So is The French Lieutenant’s Woman, the book I want to focus on here.
Examining the books that gave me the most pleasure, I realize that one crucial source of their allure is the use of point of view and the sleek, graceful movement (the sidelong glance, the fingertip caressing the throat), that leads from the outer world into the inner one.
John Fowles does a particularly audacious conjuring trick in The French Lieutenant’s Woman, writing a classic Victorian romance with the utter omniscience of a God-like Thomas Hardy, and undercutting it at the same time with a thoroughly modern sensibility, a product of Roland Bathes and Allain Robbe Grillet, which debunks the idea of an all-knowing author. Fowles closes chapter twelve of the novel with a question about his heroine, perfectly fitted to the tone of his pastiche: “Who is Sarah? Out of what shadows does she come?” Famously, he opens chapter thirteen with the bald-faced admission: “I don’t know. This story I’m telling is all imagination.” He proceeds to break the Victorian illusion totally, and then invites the reader back into the tale with this more complex view of both the book and books in general:

But this is preposterous? A character is either “real” or “imaginary”? If you think that, hypocrite lecteur. I cn only smile. You do not even think of your own past as quite real; you dress it up, you gild it or blacken it, censor it, tinker with it … fictionalize it, in a word, and put it away on shelf -- your book, your romanced autobiography. We are all in flight from the real reality. That is a basic definition of Homo sapiens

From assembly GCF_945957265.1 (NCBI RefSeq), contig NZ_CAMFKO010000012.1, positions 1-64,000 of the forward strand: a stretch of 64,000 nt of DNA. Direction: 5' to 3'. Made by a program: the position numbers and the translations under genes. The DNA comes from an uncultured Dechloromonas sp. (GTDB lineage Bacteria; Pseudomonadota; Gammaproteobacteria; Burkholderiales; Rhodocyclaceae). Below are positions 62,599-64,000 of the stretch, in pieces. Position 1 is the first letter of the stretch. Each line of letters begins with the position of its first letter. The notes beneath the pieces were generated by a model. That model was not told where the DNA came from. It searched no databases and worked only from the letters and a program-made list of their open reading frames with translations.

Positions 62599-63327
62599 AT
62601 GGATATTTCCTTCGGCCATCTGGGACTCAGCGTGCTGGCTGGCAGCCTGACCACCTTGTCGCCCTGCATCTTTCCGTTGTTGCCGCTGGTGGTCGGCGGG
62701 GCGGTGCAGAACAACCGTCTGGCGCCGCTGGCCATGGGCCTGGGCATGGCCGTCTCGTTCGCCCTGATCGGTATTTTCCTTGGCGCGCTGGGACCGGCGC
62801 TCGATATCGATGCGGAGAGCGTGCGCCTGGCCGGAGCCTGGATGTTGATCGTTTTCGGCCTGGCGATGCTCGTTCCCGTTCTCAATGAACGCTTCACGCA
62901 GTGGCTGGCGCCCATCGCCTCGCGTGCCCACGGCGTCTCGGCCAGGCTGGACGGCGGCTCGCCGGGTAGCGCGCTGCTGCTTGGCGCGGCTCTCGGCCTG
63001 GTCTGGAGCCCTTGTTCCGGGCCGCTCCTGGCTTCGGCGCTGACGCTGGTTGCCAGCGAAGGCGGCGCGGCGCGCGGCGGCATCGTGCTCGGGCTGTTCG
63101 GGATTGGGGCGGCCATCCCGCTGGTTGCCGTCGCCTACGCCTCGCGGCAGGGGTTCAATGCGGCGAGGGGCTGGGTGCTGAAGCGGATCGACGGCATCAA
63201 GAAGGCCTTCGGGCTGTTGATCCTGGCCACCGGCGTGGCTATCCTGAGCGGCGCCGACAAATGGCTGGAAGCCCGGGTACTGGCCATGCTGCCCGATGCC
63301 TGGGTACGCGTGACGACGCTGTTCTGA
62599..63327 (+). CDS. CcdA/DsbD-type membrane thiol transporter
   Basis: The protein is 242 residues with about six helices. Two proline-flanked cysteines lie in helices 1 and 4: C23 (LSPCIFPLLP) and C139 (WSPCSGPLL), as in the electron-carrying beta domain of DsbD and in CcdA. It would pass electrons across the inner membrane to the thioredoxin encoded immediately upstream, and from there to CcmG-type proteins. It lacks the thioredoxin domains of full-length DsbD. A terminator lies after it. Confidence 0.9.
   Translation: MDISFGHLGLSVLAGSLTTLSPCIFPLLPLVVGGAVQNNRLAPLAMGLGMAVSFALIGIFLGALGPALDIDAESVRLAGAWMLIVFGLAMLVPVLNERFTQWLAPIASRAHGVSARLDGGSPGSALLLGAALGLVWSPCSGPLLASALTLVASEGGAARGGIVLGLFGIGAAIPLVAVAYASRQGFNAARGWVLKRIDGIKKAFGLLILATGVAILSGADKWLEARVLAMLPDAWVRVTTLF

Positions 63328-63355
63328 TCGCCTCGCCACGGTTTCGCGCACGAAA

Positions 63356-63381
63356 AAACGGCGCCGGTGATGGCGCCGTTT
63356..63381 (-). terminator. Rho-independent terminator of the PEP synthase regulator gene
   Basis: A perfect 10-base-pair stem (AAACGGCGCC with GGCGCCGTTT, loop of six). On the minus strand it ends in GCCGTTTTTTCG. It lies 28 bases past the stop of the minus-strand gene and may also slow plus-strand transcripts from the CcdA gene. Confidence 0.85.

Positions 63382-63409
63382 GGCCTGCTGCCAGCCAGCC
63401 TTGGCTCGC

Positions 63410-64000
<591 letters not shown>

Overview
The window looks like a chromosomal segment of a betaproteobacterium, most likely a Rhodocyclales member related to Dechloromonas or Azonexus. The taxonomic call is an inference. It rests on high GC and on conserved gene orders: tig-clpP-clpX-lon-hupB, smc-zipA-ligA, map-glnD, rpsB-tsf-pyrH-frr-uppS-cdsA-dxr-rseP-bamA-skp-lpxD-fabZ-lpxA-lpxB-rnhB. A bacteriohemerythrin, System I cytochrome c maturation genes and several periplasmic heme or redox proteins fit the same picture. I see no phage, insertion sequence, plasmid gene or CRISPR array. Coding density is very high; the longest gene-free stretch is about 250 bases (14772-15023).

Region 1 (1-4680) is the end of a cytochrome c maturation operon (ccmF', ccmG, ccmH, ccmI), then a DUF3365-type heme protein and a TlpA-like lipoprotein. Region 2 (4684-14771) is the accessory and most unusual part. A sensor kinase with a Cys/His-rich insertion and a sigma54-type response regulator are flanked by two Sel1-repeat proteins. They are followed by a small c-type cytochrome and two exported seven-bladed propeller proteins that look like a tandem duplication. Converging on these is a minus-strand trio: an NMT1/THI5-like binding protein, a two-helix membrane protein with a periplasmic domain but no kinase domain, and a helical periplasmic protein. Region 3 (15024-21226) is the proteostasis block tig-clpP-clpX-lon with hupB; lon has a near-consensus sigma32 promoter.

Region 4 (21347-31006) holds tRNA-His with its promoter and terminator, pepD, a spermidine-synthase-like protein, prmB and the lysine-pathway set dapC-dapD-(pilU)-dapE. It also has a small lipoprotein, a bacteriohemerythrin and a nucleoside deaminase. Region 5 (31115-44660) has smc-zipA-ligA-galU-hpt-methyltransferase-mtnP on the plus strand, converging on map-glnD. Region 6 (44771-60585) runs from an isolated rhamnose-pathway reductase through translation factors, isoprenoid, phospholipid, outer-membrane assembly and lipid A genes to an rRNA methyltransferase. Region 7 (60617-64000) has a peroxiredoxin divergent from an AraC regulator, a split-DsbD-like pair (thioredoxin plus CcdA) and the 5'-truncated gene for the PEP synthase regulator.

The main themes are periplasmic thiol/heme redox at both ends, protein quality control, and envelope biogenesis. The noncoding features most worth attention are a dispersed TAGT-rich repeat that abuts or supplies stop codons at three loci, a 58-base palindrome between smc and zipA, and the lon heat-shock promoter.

So if you think this unlucky (but it is Chapter Thirteen) digression has nothing to do with your Time, Progress, Society, Evolution and all those other capitalized ghosts in the night that are rattling their chains behind the scenes of this book … I will not argue. But I will suspect you.
I report then, only the outward facts …

And this he proceeds to do, effortlessly moving the reader from the abstract to the concrete, from the post modern heights of deconstructed narrative into the muddy particulars of the actual story he has just broken apart. It virtually flies back together. Only the way we read it has changed.
He performs this same magic with the point of view of the individual characters. He has such forces at his disposal that the ordinary ‘close third person’ author must surely cry that Fowles is cheating. But the Victorians wrote this way for a reason, and with the added fire-power of his twentieth-century perspective, Fowles can do almost anything … including offering two different endings and presenting himself (some version of himself) as another character, deciding the fates of his puppets with a coin toss.